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Kudos, NFL Commissioner Goodell ... But Don't Stop There

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Last week Roger Goodell, the NFL commissioner, sent out a league wide memo stating that players with symptoms of a concussion should not be allowed to return to competition that day.  That statement is a significant improvement over the prior standard of removing a player from competition if they lose consciousness.

I applaud the Commish and his staff for focusing and acting on concussion safety, but he hasn’t gone nearly far enough.

Current medical understanding recommends that a player should be immediately removed from further competition if a concussion is even suspected with or without symptoms.  The presentation of symptoms can often be delayed and not become evident for hours after the collision.

The policy requiring symptoms to be present before protecting a potentially injured player and then removing them from competition has an additional major flaw.  This system requires a concussed player to take the first step and report the symptoms.

A recent poll of 160 NFL players interviewed by the AP revealed that 20% of players have hidden or minimized their concussion symptoms. This underscores what I’ve written many times.  Athletes due to their intense desire to compete, ‘show your toughness mentality’ and in many instances financial issues must be protected from themselves.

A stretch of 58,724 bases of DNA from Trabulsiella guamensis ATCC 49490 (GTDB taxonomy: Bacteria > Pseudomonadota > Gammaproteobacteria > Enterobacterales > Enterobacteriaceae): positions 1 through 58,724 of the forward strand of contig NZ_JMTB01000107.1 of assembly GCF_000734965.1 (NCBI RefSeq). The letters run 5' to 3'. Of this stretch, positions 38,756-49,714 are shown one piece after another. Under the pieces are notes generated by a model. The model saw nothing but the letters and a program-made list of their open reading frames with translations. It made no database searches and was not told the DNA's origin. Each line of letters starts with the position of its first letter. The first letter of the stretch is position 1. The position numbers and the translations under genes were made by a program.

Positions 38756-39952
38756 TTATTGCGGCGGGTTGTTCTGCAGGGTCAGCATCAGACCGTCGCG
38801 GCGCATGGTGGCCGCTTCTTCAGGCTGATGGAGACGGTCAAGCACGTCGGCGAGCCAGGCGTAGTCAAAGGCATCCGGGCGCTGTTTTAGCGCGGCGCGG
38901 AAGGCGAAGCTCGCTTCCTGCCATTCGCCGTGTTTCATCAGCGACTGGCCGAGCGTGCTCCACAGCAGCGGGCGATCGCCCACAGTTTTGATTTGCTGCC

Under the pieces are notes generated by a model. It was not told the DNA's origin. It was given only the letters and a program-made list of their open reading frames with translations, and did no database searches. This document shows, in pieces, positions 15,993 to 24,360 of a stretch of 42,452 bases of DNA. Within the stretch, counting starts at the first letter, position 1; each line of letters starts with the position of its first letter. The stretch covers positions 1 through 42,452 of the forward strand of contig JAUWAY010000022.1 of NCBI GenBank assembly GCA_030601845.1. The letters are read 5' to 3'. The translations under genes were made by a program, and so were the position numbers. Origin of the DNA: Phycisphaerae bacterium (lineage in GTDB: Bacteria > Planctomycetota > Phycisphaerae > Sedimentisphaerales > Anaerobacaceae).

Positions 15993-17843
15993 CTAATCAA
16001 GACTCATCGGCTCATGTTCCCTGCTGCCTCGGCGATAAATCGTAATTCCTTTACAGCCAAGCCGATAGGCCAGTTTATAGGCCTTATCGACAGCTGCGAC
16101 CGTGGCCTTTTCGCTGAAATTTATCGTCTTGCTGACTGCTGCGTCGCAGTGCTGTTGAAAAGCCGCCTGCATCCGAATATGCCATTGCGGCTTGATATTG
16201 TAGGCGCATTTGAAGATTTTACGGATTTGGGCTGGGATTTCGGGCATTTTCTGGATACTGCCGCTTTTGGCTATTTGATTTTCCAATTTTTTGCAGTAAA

The NFL can easily address the potential shortcoming of self-reporting by holding the sideline medical staff responsible for removing players from further contact for ‘suspicion’ of concussion.  Protecting the athlete from potential brain injury should not be delayed for presentation of symptoms or waiting for loss of consciousness. 

The NFL and NFLPA can enhance concussion recognition by providing qualified physicians to monitor the game via television.  With DVR and the multiple angles routinely provided by network broadcasts, a trained physician could relatively easily monitor and review suspicious collisions and quickly notify sideline medical personnel.  Games could be randomly assigned and the identities of the monitoring physicians should remain confidential in order to protect the process from undue influence.

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